The Electronic Freedom Foundation has sued the Office of the United States Trade Representative (USTR) -- a branch of the Federal government -- to earn the release of some 1,300 pages of documents relating to the Anti-Counterfeiting Trade Agreement (ACTA), an IP protection agreement that could significantly broaden the powers of IP holders in the U.S.
The ACTA is currently being negotiated by the U.S. government and 11 other foreign governments, and is intended to be enacted in the U.S. by executive order, which would bypass the normal Congressional oversight that treaties normally have. At issue is a policy by the USTR to keep the substance of the agreement away from the American people, though it has allowed IP and business trade organization into the process.
The EFF made a Freedom of Information Act (FOIA) request for the release of documents relating to the negotiations, which resulted in the release of 159 pages our of more than 1450 pages, according to the EFF. The remaining 1300 pages have not been released, and the EFF is suing under the FOIA to gain their release.
What some will find troubling is that among the documents that were released was information that the official policy of the USTR under the Bush administration was to keep all documents relating to the agreement secret, and that it would even "hold ACTA documents in confidence for a fixed period after negotiations conclude." [Emphasis added]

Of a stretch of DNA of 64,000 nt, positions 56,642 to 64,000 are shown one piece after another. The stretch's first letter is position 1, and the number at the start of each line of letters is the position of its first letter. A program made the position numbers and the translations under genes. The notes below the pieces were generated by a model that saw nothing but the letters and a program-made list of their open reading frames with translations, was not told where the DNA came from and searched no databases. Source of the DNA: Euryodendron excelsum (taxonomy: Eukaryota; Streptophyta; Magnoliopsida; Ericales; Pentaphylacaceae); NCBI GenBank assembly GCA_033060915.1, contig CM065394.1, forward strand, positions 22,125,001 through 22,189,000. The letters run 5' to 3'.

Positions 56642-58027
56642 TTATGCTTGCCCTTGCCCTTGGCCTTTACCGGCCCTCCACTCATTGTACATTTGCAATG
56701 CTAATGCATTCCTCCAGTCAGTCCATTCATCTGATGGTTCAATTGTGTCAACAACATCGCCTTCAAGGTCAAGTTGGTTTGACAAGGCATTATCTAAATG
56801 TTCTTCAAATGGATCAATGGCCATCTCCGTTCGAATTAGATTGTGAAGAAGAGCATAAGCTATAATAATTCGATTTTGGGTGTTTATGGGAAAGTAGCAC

This is stark contrast to Barack Obama's memorandum to the executive branch that all agencies, "should adopt a presumption in favor of disclosure, in order to renew their commitment to the principles embodied in FOIA, and to usher in a new era of open Government."
The EFF has said it intends to ask the court handling the FOIA lawsuit from the EFF to stay any further actions, "pending the release of new guidelines by the Attorney General implementing President Obama's January 21 memorandum." In other words, the EFF is hoping that the memorandum will change the way the USTR is handling this treaty.
The group's concern is that the ACTA could give IP interests (big media companies, record labels, movie studios) increased power with the U.S. to snoop into citizens Internet usage in the fight against piracy. Those powers could include mandating that ISPs monitor Internet traffic, filter Internet traffic, and hand over personal information about their customers at the demand of IP interests.
These sorts of tools would deprive American citizens of some due-process rights, according to the EFF, as well as many privacy rights. Since the agreement would definitely bypass the normal Congressional oversight process, the EFF hopes to allow more citizen feedback about this agreement before it is implemented.